Tuesday, July 27, 2010

Observation of the New Symbol of the Indian Rupee.

Note : The part 2 of the post on The Dominance of the US Dollar shall be posted after this post.

In this post, we shall examine the new symbol accorded to the Indian rupee. We shall observe its significance, its important purpose, its artistic design and finally, we shall also detail a small critique on it.

A background : In November 2009, the Government of India declared open a contest to design a new symbol (or logo) to denote the Indian Rupee on the lines of symbols for other international currencies such as the US Dollar, the Euro, the Yen and the Pound Sterling.

On July 16, India's Information & Broadcasting ministry revealed the design submitted by Udaya Kumar as the winning entry, and which is shown in the above figure. Its designer, Dr. Kumar is a professor of design at India's premier Indian Institute of Technology, Mumbai.

Now, the reason most reported by newspapers, for the decision to design a logo for the Indian rupee is that it "heralds a new era in India's growing economic status in the global financial system." It must be noted that this is probably the least important purpose of having symbols for major currencies. More than this reason, a logo of a currency actually meets a few practical purposes :-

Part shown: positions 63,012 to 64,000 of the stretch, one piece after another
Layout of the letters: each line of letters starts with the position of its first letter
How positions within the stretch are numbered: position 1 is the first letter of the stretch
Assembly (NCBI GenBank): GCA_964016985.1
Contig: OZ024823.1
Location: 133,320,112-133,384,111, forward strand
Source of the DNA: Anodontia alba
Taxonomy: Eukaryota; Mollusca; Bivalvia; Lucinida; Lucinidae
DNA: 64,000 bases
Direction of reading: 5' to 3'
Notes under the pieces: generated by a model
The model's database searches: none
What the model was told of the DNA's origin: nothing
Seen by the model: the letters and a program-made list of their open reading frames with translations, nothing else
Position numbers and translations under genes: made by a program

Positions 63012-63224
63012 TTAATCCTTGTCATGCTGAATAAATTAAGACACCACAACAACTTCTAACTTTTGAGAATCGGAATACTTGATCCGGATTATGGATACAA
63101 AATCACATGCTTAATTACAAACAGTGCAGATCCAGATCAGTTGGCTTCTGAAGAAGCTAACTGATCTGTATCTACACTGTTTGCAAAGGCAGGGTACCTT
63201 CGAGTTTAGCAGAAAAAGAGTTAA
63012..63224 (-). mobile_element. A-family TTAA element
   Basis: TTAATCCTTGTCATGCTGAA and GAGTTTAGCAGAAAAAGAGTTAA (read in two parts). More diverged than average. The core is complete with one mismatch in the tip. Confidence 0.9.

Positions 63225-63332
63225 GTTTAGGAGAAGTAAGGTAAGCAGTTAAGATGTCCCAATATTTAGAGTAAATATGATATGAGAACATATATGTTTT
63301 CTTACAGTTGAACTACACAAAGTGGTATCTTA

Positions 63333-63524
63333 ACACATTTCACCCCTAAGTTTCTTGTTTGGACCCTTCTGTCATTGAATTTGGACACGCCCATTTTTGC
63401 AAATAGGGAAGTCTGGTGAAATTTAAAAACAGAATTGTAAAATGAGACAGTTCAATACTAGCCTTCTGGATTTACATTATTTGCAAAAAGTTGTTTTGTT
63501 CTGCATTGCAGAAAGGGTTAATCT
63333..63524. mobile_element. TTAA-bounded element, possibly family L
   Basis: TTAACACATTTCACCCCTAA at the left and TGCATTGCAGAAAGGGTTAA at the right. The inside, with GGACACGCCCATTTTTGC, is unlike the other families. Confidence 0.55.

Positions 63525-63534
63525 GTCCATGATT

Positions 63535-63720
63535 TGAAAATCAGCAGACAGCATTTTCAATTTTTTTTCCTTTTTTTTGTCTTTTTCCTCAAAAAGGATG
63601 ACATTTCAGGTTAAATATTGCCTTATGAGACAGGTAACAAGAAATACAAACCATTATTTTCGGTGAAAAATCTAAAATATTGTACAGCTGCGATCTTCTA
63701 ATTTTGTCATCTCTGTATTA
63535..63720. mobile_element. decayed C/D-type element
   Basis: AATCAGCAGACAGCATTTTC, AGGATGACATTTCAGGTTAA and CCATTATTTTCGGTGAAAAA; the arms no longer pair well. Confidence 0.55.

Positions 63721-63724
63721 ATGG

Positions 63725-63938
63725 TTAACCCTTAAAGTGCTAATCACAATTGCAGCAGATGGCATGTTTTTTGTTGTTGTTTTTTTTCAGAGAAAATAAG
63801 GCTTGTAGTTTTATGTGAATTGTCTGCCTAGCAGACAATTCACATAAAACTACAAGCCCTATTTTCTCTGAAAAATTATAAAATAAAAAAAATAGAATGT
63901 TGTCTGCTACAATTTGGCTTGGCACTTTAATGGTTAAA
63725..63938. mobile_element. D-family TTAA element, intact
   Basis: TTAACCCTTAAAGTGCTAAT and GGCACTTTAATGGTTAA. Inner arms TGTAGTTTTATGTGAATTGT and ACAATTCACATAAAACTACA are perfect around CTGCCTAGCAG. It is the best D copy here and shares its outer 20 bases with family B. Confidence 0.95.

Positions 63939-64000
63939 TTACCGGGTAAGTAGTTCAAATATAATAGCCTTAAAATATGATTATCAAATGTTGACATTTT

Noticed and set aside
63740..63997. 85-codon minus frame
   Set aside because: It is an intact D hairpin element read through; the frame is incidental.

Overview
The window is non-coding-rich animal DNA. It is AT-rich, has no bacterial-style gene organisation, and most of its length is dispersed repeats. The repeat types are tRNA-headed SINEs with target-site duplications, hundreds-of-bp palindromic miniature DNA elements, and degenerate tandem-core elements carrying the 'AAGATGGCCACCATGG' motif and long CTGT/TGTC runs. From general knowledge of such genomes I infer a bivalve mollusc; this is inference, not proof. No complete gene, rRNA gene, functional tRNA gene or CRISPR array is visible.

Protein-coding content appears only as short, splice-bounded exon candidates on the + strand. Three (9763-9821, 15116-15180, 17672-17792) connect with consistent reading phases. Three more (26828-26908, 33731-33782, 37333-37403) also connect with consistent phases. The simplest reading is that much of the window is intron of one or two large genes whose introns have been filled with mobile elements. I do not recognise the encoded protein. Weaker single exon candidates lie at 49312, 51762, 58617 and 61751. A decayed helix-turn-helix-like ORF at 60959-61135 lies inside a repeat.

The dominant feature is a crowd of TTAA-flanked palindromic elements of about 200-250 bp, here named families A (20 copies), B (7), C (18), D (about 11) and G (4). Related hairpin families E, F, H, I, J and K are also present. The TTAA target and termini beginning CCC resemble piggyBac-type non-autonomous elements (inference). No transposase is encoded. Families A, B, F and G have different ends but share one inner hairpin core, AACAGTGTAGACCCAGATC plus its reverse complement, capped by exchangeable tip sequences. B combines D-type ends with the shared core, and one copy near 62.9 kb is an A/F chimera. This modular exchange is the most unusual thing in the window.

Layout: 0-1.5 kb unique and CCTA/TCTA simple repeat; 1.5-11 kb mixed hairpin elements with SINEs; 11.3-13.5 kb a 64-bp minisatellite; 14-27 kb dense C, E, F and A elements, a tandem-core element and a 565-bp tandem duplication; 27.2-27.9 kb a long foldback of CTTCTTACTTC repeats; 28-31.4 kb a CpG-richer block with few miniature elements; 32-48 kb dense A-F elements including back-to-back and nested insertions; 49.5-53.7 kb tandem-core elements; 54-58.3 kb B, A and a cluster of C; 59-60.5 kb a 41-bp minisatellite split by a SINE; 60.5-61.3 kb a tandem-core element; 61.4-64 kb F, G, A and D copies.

1) A symbol increased available space in the account ledgers and business sheets to "squeeze in" a few more digits before, or after the decimal in any amount figure. So, greater amounts could be represented and stored in the same space. This was especially true in the times before the industrial era. It actually holds true even in computer generated amounts today.

2) Arguably the most important reason is that major currencies needed to be recognized instantly by traders and brokers --- especially currency traders and hedgers who work in a very hectic environment on the trading floor at stock markets. On the floors of currency bourses and stock markets, symbols are recognized instantly, rather than decoding Roman alphabet (like USD for $, or (I)Rs. for the Indian rupee and (N)Rs for the Nepali rupee). This helps a trader save a few crucial seconds in the cut-throat atmosphere of placing trade calls or bets.

3) Related to point 2), a symbol distinguishes between the currencies of other nations that also use the same denomination. For example, the pure $ stands for the United States Dollar only. This distinguishes it from the Canadian and Singaporean dollars to name just two. The same held for the British Pound Sterling from the Irish Pound (before Ireland adopted the Euro). A symbol thus removes ambiguity and facilitates quick account reads and trading judgement.

4) The final reason is that it makes for an easy abbreviation to physically draw and represent in tax books, financial records and statement (especially those of international traders and fund managers). For example, writing "USD" is more tedious than just $. Or, 'Ero' than just the symbol for Euro.

With the Indian economy on a high growth trajectory, the Indian rupee is increasingly being traded for, and hedged against, in many major currency markets worldwide. Recently, the Central Bank of Japan (RBI's counterpart) decided to hold a reserve of the Indian rupee too, which would also undoubtedly be traded, given the strong confidence in India's economy.